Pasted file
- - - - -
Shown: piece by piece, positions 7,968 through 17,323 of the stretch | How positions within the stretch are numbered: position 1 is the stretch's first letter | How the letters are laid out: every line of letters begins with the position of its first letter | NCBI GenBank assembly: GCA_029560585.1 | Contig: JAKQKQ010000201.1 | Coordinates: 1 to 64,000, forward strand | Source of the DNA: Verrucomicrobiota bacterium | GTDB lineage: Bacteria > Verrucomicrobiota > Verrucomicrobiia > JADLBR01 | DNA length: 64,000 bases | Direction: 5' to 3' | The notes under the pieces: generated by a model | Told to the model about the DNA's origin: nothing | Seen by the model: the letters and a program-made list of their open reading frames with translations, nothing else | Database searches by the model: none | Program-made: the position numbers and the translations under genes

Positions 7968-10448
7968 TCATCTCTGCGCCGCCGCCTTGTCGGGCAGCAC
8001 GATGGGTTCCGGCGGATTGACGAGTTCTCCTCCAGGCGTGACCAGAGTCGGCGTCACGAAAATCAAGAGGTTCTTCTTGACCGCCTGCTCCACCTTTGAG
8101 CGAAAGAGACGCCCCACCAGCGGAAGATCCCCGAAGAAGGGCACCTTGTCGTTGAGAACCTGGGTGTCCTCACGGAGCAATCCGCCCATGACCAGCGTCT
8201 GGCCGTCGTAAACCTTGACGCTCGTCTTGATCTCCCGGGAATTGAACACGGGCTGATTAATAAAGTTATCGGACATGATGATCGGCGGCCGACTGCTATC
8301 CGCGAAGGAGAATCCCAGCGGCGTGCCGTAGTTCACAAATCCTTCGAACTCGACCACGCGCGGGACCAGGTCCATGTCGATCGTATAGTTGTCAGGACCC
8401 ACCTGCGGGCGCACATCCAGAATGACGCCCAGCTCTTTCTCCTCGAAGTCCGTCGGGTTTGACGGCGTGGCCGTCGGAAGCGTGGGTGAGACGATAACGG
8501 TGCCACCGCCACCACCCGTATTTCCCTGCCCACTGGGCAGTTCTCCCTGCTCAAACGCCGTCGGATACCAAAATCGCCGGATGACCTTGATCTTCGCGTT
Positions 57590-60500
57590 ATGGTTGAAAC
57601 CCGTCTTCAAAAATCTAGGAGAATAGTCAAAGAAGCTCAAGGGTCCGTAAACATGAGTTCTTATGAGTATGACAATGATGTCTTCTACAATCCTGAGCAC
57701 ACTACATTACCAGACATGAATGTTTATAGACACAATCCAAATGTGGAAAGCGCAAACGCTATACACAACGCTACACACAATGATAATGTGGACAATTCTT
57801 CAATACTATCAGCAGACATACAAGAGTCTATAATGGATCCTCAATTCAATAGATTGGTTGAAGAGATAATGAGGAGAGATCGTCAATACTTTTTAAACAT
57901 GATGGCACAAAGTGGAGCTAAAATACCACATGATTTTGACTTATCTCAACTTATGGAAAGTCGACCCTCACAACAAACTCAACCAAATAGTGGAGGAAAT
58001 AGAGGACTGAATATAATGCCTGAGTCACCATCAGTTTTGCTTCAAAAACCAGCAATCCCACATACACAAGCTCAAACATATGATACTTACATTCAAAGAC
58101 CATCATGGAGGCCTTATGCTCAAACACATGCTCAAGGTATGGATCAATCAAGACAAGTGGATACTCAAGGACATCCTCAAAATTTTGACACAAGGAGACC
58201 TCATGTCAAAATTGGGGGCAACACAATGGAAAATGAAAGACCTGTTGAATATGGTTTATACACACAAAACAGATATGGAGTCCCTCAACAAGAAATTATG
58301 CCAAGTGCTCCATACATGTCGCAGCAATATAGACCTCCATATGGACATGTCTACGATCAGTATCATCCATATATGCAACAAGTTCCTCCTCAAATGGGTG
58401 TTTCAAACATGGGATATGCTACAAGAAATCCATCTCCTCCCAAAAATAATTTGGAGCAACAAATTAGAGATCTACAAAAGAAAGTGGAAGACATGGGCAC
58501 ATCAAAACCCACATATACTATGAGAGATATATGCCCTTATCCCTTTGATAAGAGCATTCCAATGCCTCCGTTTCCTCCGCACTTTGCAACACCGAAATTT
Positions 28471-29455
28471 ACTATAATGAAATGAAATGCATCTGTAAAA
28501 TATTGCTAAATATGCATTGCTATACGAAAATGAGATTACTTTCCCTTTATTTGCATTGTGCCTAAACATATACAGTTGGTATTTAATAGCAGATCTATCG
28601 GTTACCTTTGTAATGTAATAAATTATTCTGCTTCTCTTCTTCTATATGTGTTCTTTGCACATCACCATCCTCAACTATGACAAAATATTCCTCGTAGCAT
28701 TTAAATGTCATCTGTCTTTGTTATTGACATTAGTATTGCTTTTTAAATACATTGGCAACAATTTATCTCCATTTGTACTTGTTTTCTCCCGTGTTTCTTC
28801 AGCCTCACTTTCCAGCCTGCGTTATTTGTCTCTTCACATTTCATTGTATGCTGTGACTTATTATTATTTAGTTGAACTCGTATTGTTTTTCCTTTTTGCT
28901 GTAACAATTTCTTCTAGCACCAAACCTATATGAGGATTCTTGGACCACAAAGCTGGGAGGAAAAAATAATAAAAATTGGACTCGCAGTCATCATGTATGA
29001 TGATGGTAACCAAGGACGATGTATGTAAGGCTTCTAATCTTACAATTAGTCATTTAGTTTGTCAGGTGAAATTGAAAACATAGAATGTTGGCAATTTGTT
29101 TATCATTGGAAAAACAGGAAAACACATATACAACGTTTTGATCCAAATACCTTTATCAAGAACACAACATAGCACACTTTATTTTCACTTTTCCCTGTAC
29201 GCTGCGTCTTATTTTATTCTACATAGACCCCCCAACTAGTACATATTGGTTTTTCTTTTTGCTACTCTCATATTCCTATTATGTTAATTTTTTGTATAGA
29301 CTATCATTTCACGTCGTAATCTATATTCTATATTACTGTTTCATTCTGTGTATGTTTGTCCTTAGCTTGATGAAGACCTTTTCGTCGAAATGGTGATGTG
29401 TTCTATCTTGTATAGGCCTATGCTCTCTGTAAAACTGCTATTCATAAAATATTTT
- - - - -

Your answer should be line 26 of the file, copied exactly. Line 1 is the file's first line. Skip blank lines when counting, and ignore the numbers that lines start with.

28701 TTAAATGTCATCTGTCTTTGTTATTGACATTAGTATTGCTTTTTAAATACATTGGCAACAATTTATCTCCATTTGTACTTGTTTTCTCCCGTGTTTCTTC